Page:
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Neurology. 2014 Jan 14;82(2):119-25. doi: 10.1212/WNL.0000000000000019. Epub 2013 Dec 6.

International electives in neurology training: a survey of US and Canadian program directors.

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  • 1From the Department of Neurology (J.L.L.), Brigham and Women's Hospital, Boston, MA; the American Academy of Neurology (M.E.C.), Minneapolis, MN; the Department of Neurology (J.W.E.), University of California at San Francisco; the Department of Neurology (F.J.M.), Massachusetts General Hospital, Boston; and the Department of International Health (F.J.M.), Johns Hopkins Bloomberg School of Public Health, Baltimore, MD.



To ascertain the current status of global health training and humanitarian relief opportunities in US and Canadian postgraduate neurology programs.


There is a growing interest among North American trainees to pursue medical electives in low- and middle-income countries. Such training opportunities provide many educational and humanitarian benefits but also pose several challenges related to organization, human resources, funding, and trainee and patient safety. The current support and engagement of neurology postgraduate training programs for trainees to pursue international rotations is unknown.


A survey was distributed to all program directors in the United States and Canada (December 2012-February 2013) through the American Academy of Neurology to assess the training opportunities, institutional partnerships, and support available for international neurology electives.


Approximately half of responding programs (53%) allow residents to pursue global health-related electives, and 11% reported that at least 1 trainee participated in humanitarian relief during training (survey response rate 61%, 143/234 program directors). Canadian programs were more likely to allow residents to pursue international electives than US programs (10/11, 91% vs 65/129, 50%, p = 0.023). The number of trainees participating in international electives was low: 0%-9% of residents (55% of programs) and 10%-19% of residents (21% of programs). Lack of funding was the most commonly cited reason for residents not participating in global health electives. If funding was available, 93% of program directors stated there would be time for residents to participate. Most program directors (75%) were interested in further information on global health electives.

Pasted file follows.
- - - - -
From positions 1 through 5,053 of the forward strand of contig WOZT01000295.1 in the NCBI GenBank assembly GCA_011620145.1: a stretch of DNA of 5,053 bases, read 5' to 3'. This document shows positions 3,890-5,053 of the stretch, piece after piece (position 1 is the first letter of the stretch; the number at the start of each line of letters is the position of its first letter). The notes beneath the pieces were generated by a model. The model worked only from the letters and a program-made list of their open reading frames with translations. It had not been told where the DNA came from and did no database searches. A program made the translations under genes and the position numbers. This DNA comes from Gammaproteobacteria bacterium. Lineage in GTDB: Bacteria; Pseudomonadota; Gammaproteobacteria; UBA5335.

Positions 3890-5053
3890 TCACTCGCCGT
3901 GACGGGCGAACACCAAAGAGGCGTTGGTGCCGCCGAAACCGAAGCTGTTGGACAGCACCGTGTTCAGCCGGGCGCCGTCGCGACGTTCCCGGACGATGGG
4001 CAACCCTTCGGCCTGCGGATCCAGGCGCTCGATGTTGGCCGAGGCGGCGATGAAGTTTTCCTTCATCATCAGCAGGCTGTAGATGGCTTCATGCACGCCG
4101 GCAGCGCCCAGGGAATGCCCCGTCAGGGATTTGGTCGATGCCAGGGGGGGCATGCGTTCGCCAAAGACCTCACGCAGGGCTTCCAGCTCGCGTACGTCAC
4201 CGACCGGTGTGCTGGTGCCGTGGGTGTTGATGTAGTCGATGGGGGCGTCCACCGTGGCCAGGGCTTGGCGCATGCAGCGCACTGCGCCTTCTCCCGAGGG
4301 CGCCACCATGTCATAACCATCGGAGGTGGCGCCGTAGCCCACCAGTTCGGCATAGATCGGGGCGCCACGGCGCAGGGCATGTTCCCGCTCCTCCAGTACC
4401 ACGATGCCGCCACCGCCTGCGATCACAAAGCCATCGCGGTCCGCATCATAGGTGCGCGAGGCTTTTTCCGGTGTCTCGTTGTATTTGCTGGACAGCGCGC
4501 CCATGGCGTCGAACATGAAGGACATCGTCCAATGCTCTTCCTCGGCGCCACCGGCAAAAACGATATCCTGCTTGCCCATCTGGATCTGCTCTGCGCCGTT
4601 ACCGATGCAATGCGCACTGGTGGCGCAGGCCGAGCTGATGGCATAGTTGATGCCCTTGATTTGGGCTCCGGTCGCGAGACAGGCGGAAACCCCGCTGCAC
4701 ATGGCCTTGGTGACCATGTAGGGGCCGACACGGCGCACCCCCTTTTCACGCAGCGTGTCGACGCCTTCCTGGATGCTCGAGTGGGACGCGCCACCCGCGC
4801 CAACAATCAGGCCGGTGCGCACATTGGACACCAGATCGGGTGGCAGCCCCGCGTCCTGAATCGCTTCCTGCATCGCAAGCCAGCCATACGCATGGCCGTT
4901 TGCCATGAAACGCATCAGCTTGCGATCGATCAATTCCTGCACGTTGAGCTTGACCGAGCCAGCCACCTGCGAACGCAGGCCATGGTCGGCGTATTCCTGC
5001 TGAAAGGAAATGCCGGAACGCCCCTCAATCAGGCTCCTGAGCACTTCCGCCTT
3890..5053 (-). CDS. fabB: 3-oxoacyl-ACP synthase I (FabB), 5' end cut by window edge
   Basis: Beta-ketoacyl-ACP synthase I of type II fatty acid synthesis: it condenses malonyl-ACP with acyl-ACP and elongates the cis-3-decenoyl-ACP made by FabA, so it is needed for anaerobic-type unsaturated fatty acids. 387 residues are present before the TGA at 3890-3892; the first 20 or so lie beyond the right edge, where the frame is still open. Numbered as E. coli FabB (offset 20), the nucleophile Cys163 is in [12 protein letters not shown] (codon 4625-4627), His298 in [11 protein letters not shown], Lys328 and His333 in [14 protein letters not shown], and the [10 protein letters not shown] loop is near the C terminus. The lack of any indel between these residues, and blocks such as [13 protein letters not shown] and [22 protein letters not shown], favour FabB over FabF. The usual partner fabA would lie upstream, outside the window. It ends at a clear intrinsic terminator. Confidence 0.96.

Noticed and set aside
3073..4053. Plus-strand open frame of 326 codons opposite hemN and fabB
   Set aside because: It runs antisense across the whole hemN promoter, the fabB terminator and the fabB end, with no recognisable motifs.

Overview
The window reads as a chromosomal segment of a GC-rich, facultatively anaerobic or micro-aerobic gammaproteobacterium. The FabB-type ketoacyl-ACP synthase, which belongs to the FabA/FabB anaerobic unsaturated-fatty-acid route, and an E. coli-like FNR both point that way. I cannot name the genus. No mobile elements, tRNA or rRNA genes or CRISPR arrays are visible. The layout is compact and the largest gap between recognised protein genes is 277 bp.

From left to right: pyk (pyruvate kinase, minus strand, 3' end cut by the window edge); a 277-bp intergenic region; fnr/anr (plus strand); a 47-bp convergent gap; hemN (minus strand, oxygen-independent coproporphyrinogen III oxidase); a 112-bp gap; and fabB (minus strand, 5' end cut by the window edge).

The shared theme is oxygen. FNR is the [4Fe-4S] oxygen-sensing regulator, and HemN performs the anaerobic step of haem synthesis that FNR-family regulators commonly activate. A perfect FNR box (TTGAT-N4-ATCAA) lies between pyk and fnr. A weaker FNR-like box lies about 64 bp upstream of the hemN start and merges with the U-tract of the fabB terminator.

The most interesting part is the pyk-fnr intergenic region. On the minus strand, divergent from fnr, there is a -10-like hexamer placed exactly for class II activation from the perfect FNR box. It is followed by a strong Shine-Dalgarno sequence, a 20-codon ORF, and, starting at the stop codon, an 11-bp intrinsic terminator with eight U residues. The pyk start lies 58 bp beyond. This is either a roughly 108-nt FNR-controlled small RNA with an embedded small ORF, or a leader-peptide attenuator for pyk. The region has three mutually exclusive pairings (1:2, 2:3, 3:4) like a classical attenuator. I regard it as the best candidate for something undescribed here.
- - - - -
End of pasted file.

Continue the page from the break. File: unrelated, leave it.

In spite of high perceived interest, only half of US neurology training programs include international electives, mostly due to a reported lack of funding. By contrast, the majority of Canadian programs that responded allow international electives, likely due to clearer guidelines from the Royal College of Physicians and Surgeons of Canada compared to the Accreditation Council of Graduate Medical Education. However, the number of both Canadian and US neurology trainees venturing abroad remains a minority. Most program directors are interested in learning more information related to global health electives for neurology residents.

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